Once phishers have all of this information, they are able to commit identity theft on many different levels.
Should you receive an email from PayPal and you do have an account, contact PayPal directly. Avoid clicking on any of the links within the email sent to you if you’re not sure it came from them.
TIPS FOR A FUN AND SAFE HOLIDAY SEASON
Gift Receipts: Always ask for a gift receipt. This way the recipient can return or exchange a gift if it’s not just right.
Warranty Information: Inquire about the store’s return policy before purchasing. Also, be sure to pass along any information about returns, exchanges, repairs, and warranties to the person who will use the item.
Research: Read product reviews, check BBB.org for Business Profiles, look at the sales flyers and ads, compare prices, look for early promotions and “flash sales.” For tips on searching online, check out BBB Digital IQ.
Mobile Security: With so many shoppers using their mobile devices to research and make purchases, it’s important to have a secure device. Be sure you're using the recently updated version of apps and operating system on the phone. Also, actively manage your location services, Bluetooth, microphone, and camera – make sure apps use them appropriately.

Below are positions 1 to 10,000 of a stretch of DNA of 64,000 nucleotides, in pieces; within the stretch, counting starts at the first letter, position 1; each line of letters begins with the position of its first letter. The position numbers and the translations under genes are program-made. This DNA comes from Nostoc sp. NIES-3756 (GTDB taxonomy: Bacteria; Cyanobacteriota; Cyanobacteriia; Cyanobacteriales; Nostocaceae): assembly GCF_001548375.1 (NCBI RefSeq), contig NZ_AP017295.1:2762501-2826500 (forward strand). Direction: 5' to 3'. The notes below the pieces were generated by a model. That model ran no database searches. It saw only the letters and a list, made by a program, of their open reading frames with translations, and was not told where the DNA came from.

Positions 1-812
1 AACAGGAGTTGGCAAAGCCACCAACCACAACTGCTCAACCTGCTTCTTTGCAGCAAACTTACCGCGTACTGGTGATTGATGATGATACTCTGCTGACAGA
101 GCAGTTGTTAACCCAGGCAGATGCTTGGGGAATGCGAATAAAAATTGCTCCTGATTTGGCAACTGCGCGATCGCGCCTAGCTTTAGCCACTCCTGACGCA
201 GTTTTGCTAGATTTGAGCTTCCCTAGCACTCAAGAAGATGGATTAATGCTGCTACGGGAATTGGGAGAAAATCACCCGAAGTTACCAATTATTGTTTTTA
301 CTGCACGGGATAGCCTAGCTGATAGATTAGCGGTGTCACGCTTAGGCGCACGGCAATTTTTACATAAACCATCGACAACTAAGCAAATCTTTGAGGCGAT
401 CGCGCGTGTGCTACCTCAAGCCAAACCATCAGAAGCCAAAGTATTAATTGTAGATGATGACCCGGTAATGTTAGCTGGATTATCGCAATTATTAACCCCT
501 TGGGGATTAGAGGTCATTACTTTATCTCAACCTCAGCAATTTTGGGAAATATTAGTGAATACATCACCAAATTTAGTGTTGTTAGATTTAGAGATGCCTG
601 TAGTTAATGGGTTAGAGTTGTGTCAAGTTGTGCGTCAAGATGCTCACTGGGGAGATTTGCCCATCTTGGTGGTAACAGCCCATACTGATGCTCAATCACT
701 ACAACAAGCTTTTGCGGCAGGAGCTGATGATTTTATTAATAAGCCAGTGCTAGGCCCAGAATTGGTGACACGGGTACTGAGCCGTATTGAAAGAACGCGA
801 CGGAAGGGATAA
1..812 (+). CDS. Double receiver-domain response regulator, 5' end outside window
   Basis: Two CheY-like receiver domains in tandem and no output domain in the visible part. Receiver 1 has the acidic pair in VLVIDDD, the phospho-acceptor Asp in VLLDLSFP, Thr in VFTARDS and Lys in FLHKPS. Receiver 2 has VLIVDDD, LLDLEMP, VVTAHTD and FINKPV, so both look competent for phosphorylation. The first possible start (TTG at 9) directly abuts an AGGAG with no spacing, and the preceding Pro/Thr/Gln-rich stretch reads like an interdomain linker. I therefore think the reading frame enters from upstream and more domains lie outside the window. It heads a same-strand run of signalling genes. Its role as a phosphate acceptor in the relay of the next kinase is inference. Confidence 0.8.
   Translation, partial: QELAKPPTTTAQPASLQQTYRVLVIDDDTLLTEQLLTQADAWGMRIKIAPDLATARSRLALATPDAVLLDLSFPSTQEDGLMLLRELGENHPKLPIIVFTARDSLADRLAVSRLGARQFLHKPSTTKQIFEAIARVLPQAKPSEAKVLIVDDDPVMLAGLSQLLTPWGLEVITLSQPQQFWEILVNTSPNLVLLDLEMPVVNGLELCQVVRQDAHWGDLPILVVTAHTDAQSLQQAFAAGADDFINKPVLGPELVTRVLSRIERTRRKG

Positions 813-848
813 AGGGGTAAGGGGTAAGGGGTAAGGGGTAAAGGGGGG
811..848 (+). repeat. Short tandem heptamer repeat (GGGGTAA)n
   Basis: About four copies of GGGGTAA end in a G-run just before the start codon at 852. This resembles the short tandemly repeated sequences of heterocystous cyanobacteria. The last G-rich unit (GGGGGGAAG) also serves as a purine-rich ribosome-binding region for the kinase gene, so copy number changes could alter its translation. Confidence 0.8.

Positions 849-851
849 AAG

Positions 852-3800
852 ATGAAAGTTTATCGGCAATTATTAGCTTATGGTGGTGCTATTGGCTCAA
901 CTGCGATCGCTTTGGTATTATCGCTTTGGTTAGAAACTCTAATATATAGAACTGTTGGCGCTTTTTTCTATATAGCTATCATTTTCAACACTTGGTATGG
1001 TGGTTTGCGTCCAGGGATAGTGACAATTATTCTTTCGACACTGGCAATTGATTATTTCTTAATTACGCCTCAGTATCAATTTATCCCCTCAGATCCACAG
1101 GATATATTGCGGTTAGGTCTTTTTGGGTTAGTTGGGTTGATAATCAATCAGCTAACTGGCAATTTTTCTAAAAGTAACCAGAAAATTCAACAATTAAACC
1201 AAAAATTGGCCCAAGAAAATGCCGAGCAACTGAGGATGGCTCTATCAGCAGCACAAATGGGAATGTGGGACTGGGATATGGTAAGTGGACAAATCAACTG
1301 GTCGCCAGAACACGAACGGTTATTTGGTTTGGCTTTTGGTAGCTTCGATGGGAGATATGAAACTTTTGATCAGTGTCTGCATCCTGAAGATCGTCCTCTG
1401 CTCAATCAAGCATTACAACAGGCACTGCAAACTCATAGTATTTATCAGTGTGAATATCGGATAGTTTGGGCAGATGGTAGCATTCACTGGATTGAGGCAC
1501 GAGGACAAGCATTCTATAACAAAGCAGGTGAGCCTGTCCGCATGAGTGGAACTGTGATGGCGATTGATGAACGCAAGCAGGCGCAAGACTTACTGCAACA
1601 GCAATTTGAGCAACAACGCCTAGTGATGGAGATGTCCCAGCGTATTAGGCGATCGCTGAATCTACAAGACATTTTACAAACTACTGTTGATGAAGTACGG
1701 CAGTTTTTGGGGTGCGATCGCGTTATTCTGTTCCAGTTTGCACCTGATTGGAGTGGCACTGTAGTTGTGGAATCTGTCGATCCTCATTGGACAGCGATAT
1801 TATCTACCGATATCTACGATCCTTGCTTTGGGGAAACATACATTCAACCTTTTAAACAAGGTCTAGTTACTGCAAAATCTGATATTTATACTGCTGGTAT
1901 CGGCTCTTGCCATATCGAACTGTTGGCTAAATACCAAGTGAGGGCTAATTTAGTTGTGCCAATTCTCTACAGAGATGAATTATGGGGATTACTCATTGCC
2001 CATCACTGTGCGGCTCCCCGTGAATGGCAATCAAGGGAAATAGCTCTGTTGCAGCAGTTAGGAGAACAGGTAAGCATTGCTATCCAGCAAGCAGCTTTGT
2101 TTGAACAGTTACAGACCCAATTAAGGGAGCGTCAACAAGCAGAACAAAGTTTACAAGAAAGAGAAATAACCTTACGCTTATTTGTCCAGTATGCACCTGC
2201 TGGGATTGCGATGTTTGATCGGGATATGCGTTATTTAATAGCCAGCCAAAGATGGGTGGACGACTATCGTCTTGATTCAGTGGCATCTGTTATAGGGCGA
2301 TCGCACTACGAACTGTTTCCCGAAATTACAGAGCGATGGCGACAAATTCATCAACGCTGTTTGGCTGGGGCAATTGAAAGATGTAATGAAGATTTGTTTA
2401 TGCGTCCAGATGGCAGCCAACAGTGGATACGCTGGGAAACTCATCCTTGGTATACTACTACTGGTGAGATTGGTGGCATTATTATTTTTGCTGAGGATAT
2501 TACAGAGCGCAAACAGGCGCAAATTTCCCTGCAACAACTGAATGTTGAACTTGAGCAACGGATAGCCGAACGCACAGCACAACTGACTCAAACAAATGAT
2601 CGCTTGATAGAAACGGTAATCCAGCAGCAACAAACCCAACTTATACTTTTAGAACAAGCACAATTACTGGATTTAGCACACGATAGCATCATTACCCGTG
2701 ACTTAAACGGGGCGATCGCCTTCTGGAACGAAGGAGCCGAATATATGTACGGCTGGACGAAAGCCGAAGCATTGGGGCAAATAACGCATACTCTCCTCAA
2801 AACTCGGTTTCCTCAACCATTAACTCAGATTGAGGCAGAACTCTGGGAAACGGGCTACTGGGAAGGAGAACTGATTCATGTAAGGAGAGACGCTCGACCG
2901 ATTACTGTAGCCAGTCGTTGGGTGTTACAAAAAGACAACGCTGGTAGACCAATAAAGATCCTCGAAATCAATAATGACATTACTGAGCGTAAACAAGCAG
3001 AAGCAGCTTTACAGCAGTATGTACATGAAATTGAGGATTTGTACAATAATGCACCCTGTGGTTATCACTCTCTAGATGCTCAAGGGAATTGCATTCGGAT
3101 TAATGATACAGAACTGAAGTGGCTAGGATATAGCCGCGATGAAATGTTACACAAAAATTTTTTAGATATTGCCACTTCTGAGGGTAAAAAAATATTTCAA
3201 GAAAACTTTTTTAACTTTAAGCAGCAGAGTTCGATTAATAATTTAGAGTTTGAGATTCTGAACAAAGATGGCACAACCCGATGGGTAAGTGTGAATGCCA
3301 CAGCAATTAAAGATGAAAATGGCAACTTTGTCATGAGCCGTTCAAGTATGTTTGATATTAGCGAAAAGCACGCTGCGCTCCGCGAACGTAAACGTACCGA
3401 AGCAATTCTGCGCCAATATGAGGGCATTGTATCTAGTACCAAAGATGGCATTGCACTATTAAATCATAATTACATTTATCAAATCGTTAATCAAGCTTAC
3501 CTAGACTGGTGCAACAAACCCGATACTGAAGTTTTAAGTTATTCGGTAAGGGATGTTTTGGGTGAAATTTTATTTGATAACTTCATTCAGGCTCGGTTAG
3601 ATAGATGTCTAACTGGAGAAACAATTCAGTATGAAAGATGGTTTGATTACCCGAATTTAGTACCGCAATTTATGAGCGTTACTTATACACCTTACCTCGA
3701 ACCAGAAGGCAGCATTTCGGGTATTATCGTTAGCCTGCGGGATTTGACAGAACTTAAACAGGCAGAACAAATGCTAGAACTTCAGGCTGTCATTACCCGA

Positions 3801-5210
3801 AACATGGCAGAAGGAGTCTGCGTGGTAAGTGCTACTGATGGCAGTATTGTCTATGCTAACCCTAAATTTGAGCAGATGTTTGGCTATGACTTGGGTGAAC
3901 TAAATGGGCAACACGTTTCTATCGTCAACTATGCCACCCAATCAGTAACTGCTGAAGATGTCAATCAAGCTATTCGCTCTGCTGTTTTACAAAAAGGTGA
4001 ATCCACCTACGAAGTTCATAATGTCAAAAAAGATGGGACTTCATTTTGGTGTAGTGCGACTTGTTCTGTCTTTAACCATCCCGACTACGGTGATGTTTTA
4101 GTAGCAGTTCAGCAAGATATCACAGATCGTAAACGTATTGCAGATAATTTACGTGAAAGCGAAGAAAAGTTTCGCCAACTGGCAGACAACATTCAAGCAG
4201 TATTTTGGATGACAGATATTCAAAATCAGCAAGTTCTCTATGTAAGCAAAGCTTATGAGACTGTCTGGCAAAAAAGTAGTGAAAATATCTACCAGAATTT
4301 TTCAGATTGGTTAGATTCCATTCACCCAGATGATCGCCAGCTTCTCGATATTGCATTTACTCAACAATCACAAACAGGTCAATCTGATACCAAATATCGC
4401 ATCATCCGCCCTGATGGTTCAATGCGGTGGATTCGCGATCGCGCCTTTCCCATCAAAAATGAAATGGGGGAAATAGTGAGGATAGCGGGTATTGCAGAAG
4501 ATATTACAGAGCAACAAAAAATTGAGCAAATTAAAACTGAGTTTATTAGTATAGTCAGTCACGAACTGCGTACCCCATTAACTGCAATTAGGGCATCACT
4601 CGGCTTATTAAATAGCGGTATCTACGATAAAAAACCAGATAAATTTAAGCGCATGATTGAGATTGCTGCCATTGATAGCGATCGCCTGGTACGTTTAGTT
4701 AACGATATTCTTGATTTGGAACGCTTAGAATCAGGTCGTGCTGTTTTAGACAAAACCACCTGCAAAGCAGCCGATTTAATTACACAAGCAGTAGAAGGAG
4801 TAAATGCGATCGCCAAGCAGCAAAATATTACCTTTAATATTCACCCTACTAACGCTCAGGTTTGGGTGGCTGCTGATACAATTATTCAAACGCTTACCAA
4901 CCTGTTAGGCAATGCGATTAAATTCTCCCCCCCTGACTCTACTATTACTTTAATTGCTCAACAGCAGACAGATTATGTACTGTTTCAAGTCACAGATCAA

Public Wi-Fi: Public Wi-Fi is vulnerable to thieves and fraudsters looking to steal your info. When in stores or restaurants, avoid using banking or other apps that access sensitive personal information.
Email Phishing: With all the promotional emails received during the holidays, scammers will be out in full force. It’s best not to click on links from senders you don’t recognize. You can also hover your mouse over links without clicking to see if the address is really taking you to where it says it is. Also, check the reply email address. The address should be on a company domain. Watch for look-alike domains.
Interest-Based Advertising: As you browse the web or use your favorite store’s app, you might notice ads personalized to you, sometimes based on your previous web searches. This is called Interest-Based Advertising, which is often signaled by Ad Choices in the corners of ads. If you want to opt out of receiving this type of advertising, download the AppChoices app or visit youradchoices.com/.
Back up Your Data: Have an online backup option in case your device is attacked by hackers. You do not want to lose all your family’s information and memories.
Charity Disclosure: Check out give.org to find BBB Accredited Charities that have fully disclosed information to BBB Wise Giving Alliance. Although participation is voluntary, you may want to be cautious of charities that don’t disclose requested information to BBB.
What’s In a Name: Be on the lookout for name similarities. Dubious charities often pick a name that sounds like a more famous charity. Before you give, be sure you have the exact name of the charity you want to support. Learn more about charitable giving at give.org